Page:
A man named Billy Pfeister, whose brother died, brings popcorn frequently and lays it down in front of the memorial, because his brother Bobby was a popcorn fanatic. When Dumstorf sees a ziplock bag of popcorn out there, he knows that Billy’s been out there thinking about his brother, who he’s built his entire life around. So much so, that Billy has refused being inducted into the hall of fame until his brother can also be included with him. A true band of brothers.

The idea for the memorial came around 2015, and Dumstorf was an integral part of that process. In 2012 a primary project for St. Matthews was renovating the track at Waggener High. Dumstorf, along with Wells and another friend, Chris Johnson, made a deal that as soon as they got the track done, they’d direct the construction of the monument. Dumstorf wasted no time in raising money, and it took five years to finalize the track, which was dedicated in the summer of 2017, just a couple of months prior to the memorial dedication.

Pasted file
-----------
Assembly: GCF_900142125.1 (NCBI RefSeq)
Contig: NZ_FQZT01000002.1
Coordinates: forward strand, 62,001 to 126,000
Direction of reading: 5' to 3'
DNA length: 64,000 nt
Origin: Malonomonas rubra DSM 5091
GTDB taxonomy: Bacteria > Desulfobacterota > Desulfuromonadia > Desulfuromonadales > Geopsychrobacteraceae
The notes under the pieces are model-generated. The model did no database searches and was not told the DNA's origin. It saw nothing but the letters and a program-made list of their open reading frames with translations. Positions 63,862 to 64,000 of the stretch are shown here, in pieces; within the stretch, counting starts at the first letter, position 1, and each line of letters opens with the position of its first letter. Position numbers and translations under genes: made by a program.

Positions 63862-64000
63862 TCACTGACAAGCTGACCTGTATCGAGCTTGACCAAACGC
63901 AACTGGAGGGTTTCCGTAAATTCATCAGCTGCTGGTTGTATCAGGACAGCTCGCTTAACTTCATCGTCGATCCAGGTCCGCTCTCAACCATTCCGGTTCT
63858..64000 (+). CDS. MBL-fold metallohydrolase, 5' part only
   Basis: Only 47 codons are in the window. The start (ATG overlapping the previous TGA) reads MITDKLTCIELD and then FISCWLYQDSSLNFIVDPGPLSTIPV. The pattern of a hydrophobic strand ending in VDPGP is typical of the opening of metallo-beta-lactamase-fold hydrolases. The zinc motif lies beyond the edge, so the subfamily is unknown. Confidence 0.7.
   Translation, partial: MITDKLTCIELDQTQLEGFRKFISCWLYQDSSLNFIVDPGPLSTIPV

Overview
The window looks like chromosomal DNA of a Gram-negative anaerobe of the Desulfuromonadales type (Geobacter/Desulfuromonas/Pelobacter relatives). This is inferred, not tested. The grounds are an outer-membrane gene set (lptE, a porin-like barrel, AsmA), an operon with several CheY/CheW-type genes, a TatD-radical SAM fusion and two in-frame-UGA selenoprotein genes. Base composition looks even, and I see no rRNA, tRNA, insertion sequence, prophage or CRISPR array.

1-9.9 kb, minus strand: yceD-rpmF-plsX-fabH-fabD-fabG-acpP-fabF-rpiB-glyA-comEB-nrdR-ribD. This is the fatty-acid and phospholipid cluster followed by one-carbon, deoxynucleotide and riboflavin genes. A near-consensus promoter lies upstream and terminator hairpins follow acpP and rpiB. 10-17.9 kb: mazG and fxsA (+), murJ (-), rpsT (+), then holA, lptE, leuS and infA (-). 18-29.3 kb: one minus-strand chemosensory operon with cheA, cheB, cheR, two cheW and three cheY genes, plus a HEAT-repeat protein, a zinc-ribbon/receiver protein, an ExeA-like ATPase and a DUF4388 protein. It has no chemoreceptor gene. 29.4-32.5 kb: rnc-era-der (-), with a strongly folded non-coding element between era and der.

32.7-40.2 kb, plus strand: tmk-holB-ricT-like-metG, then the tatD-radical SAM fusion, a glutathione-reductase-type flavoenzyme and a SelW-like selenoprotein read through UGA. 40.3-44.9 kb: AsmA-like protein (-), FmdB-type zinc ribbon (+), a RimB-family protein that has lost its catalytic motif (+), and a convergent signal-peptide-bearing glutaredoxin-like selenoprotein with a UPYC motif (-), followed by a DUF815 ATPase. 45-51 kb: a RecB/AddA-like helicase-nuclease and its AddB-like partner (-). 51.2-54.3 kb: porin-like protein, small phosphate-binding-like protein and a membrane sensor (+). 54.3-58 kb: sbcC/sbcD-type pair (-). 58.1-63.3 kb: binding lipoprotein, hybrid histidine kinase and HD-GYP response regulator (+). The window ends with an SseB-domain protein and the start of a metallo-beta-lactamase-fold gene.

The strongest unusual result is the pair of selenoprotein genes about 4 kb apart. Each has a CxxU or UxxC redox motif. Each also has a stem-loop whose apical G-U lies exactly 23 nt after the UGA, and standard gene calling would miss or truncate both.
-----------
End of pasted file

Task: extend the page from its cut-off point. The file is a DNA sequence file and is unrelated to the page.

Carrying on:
One would think there would be mountains of hurdles and roadblocks standing in the way of getting such an ambitious project underway. It took approximately $300,000 to finish off the track alone. Once that was complete, the next step was to tear up the nice new rubber surface with a Bobcat.

“Whenever you do some sort of facilities modification in [Jefferson County Public Schools], you’ve got to submit paperwork to the board for approval, so we had to have the district engineer come out and do a quick survey of the land and give us the green light, and then file that paperwork and get that approved by the board,” Dumstorf says.